Fig 1. Interaction effects involving medical/psychiatric conditions and opioid use (frequency, dose) on risk of suicide attempt.

Cancer, neuropathy, and PTSD were not included as their interactions with opioid use were not statistically significant. The figure is derived from models that include both main effects for opioid use and the conditions as well as the interaction term (opioid use X a particular condition). The difference between the parallel red and green lines indicates the main effect of a particular condition, while the discrepancy between the green and the blue lines indicates the interaction, i.e. the existence of medical or psychiatric conditions affects the effect of opioid usage on suicide attempt risk.

For depression/bipolar disorders, psychosis, and substance use disorders, the inclusion of interaction terms for these conditions and the measures of opioid use resulted in a slight downward adjustment to the increased risk due to these conditions (as indicated by the blue lines in the figure). In other words, the predicted risk of suicidal behavior derived from the fitted models containing these interaction terms was slightly lower than that derived from the combined main effects of these predictors. This downward adjustment is slight for depression/bipolar disorders, but more substantial for substance abuse disorders such that patients with more frequent and higher levels of opioid use (the righthand panel of Fig 1) had levels of suicide risk that were virtually no different than patients with this level of opioid use who did not have substance abuse disorders. In contrast, the reduced risk of suicidal behavior among patients with anxiety disorders (see main effect in Table 2) was amplified among patients with higher frequency prescription opioid use at greater dosage levels, such that higher levels/greater frequency of opioid use conveyed no additional risk of suicidal behavior among those with anxiety disorders.

Conversely, interaction effects involving prescription opioid use and pain followed a very different pattern. For patients with chronic and to a lesser extent acute pain diagnoses, compared to the main effects of the condition (red to blue lines, top panel), the large interactions result in that higher opioid frequency and dose were associated with substantially lower risk of attempts. Consider for example the contrasts among patients with chronic pain prescribed 50–100 MME/day at moderate (1–6 months) frequency in Fig 1 (red to blue lines, top middle panel). The HR of opioid use predicting suicidal behavior was reduced from 12.73 (i.e. log HR = 2.54) for those with no chronic pain to 2.22 (i.e. log HR = 0.80) for those with chronic pain. Similarly, for those at high (6–12 months) frequency use (red to blue lines, top right panel), the HR of opioid use was reduced from 30.93 (i.e. log HR = 3.43) for those with no chronic pain to 4.36 (i.e. log HR = 1.47) for those with chronic pain.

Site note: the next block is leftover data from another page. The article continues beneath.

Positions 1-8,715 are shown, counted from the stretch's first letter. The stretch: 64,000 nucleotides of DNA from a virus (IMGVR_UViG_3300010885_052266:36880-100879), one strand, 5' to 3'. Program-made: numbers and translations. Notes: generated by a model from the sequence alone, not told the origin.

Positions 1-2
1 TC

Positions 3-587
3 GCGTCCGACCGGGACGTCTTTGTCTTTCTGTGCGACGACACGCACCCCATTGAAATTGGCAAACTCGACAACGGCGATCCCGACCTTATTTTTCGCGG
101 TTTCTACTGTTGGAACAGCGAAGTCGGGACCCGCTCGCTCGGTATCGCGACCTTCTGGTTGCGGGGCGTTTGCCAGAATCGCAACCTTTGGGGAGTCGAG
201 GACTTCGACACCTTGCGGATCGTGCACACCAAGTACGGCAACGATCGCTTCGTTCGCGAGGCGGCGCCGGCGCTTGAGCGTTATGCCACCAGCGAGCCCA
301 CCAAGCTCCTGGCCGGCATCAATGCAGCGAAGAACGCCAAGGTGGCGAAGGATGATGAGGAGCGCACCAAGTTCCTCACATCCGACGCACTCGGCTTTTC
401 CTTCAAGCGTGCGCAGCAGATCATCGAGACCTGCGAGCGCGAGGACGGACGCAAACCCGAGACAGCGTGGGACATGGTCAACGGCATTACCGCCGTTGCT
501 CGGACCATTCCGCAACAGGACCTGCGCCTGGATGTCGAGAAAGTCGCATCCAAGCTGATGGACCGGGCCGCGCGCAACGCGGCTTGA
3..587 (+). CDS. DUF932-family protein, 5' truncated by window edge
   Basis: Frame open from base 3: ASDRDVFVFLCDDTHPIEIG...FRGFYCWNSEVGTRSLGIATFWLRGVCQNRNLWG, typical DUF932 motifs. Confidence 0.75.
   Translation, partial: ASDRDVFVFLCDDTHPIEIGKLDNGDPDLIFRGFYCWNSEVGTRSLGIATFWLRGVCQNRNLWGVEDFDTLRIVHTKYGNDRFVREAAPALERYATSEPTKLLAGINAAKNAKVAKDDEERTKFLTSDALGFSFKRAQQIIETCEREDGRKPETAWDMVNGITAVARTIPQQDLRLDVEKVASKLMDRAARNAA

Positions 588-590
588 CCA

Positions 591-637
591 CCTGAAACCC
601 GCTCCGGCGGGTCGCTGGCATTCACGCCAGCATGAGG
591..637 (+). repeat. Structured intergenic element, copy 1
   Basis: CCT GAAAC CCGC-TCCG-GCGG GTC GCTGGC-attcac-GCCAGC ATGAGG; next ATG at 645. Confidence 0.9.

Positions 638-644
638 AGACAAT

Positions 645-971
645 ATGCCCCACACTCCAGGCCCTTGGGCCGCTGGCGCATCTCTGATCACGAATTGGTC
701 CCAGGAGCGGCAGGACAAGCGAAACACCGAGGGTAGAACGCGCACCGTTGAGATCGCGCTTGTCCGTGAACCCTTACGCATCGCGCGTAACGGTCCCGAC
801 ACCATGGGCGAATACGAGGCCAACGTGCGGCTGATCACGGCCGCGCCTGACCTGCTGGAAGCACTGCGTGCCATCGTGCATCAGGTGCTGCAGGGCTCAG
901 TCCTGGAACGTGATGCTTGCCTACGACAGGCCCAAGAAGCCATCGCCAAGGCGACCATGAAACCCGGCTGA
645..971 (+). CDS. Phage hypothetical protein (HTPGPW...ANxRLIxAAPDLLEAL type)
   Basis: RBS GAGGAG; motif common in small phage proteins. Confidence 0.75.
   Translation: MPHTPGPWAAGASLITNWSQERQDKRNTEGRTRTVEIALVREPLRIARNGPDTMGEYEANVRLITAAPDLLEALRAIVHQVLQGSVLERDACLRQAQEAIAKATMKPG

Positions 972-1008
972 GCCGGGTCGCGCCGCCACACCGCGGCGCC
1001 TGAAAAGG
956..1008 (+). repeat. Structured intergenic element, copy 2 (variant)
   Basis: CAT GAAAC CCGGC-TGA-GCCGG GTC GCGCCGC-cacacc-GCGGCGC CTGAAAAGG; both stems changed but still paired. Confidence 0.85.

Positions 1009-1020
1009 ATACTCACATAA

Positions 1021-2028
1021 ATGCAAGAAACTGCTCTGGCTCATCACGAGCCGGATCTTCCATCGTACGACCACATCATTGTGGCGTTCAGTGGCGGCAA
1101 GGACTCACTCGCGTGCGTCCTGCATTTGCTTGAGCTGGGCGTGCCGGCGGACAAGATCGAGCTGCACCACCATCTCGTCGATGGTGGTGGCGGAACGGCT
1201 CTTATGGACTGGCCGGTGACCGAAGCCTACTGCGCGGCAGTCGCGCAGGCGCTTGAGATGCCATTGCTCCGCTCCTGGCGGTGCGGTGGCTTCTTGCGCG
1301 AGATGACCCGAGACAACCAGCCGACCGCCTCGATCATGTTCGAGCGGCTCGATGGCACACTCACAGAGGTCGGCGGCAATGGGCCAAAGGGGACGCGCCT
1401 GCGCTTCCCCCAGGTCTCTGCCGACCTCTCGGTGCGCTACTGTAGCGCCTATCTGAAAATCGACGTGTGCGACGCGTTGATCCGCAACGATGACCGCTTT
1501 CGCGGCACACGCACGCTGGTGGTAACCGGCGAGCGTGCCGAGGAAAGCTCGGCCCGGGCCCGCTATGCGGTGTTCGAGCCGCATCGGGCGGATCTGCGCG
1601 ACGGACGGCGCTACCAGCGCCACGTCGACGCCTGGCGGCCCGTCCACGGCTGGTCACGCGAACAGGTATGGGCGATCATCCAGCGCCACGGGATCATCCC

Although our primary purpose in this analysis was not to create a comprehensive model of patient suicide risk, an indication of the role of opioids in improving the quantification of patient risk is seen in Fig 2. Improvement in our ability to predict patients at risk using measures of prescription opioid use can be seen by contrasting ROC curves for suicide attempt risk among three nested models. The naïve model included only the demographic variables from Table 1 and achieved out-of-sample AUC of 52.5% (95% CI: [50.9%, 53.8%]). Adding medical and psychiatric conditions to the naive model increased the AUC to 81.6% (95% CI: [80.4%, 82.8%]), and including the main effects of the measures of opioid use in the model further increased the AUC to 86.1% (95% CI: [85.0%, 87.0%]). These results indicate that when opioid-related predictors were included in the model, the 20% of patients deemed by the model to be at highest risk captured 80% of future suicide attempts. In contrast, the model omitting opioid-related variables could only detect 80% of true positives by designating almost double this number of patients (36.2%) as at high risk for suicidal behavior.

Fig 2. ROC curve showing the performance of one-year suicide attempt prediction using nested Cox regression models.

The solid red line is from the model including only demographic variables. The dotted green line is from a model that adds the psychiatric and medical conditions, and the dashed blue line is from the model that adds the opioid use variables.


This study, one of the largest and most comprehensive investigations of the association between prescription opioids and suicide to date, found a significant increase in the risk of suicidal behavior among patients with frequent opioid use, particularly at higher doses. Patients prescribed opioid medications for at least 6 months in the past year and at 20–50 MME levels or higher had approximately five to seven times the risk of attempted suicide compared to those not prescribed opioid medications. Coupled with the effects of psychiatric conditions such as depression/bipolar disorders and psychosis, frequent use of moderate to high strength prescription opioids placed such patients at substantially elevated risk of suicidal behavior. These results also highlight the potential for measures of opioid prescribing to greatly improve predictive models of suicide risk and to shrink the number of the highest risk patients for whom ongoing monitoring is warranted. This is of substantial clinical relevance with a rare outcome such as suicidal behavior, where the large size of the “haystack” creates an enormous burden for clinicians trying to find needles by surveilling at-risk patients.